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How to take long exposures of water reflections with a 10 stop ND & polarizer

Here is a behind the scenes video of me photographing the picturesque Bavarian town of Rottach-Egern using a 10 stop ND Lee filter and a circular polarizer for some silky smooth reflection shots.

Since your “maths” skills might not be up to snuff, here is a quick Q&A on how to calculate time for long exposures with a polarizer and a ND.

How many stops does my ND filter add?

ND filters are described in terms of their Optical Density starting at 0.3 = 1 stop reduction. They increase in increments of 0.3, so 0.6 = 2 stop reduction, 0.9 = 3 stop reduction, 1.2=4 stop reduction etc. Visually, you can get a good idea by looking at the overall darkness of the filter. A 0.3 filter is almost clear, while a 10 stop filter will be almost completely black.

How many stops does my circular polarizer filter add?

Most polarizers will reduce your f-stop by 1.5 to 2 stops. The number of stops will be slightly different from company to company and how the filter is angled. I am using a Lee Filter 105mm circular polarizer which adds 1.6 stops making the long exposure time a bit tricky. I usually calculate for around 2 stops and then reduce my time if the photo is overexposed.


How do I calculate the length of my exposure?

The darker (stronger) the filter, the more light it will block, and the longer exposure you will need. The first thing you want to do is take a photo without the filter that is exposed correctly. Take note of the shutter speed i.e., 1/250. You have your base line and now have to calculate what your shutter speed will be when you add your ND filter. The filter I am using in the above video is a 10 stop ND.

It’s actually not that hard. Every stop doubles your shutter speed.  If my non filtered shutter speed is 1/250 and I add a 1 stop filter my shutter speed is now 1/125. I add a 2 stop filter = 1/60. 3 stops = 1/30. If I continue this process I will reach my 10 stop value at 4s.

If you are adding a polarizer, then add an additional 1-2 stops = 8-16s.

Is there an easier way?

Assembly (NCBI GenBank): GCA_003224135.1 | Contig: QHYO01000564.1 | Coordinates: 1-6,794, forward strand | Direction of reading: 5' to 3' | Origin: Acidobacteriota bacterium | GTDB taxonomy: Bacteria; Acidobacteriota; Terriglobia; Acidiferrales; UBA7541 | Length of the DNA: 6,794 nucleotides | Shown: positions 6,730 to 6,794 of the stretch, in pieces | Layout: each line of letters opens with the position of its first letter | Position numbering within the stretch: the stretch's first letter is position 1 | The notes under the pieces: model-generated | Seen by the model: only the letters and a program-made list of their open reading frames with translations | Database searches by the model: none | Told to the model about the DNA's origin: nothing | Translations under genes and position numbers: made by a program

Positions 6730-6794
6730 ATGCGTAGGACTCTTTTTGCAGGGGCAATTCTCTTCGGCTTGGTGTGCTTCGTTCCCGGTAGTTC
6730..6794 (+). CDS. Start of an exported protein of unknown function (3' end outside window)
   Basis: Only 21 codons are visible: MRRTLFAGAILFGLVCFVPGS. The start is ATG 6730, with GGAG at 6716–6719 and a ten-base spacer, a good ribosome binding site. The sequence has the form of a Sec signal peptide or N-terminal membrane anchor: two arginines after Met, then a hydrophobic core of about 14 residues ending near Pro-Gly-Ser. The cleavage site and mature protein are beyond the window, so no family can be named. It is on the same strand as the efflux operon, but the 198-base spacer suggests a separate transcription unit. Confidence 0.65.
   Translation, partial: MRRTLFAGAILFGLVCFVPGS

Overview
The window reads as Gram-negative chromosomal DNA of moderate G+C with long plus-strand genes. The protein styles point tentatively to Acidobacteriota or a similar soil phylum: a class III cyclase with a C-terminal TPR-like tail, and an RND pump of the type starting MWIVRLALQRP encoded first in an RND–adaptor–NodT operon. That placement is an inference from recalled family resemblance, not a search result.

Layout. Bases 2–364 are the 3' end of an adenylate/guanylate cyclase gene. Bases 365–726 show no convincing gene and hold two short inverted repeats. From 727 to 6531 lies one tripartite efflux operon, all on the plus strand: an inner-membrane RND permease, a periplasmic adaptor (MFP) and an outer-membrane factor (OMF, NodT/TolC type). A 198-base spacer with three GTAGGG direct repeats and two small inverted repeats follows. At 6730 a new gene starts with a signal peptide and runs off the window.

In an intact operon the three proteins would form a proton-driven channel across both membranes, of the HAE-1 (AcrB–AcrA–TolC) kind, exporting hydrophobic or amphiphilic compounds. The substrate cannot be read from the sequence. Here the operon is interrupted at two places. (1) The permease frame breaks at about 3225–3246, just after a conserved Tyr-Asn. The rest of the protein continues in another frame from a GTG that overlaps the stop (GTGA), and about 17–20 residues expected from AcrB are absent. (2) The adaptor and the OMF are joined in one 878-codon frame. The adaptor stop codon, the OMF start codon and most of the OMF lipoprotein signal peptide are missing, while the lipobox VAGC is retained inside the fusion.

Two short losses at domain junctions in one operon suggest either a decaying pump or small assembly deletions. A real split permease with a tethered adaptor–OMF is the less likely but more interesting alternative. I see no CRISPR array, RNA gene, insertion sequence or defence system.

Well of course! Lee filters has a lovely little guide they provide with their filters and a complimentary app that tells you exactly, so your brain doesn’t even have to work. But honestly, after a while you will just know what shutter speeds to use with your filter and not have to strain your brain too much.

You can get very technical with this stuff if that is your cup of tea. Just google it and you will find loads and loads of equations. When I’m standing knee deep in a waterfall, I can’t be fussing about with formulas. I use the above general rules to calculate an exposure time and alter it on the fly because to me it’s not an absolute. After all, this is an art form, and each photograph in a new environment with a different quality of light dictates a slightly different process.

I try to not be too rigid in my techniques and will often try new things. Even if they completely fail, the experimentation keeps things fresh for me and I will sometimes discover a process that really works for a situation.

It’s your turn! Get out there and photograph some stunning long exposures. Share your photos & comments below!



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  • Reply
    January 31, 2017 at 1:28 PM

    Very informative article, I did have a question on you White Balance. What setting do you use? I find that the Big Stopper had a tendency to make my images blue. Just curious as to what you do.

    Thank you

    • Reply
      Mostly Lisa
      February 1, 2017 at 11:23 AM

      I shoot in RAW so I usually keep white balance on auto and correct the blue tint in post. If it looks extremely blue on a cloudy day, I’ll switch the WB to cloudy.

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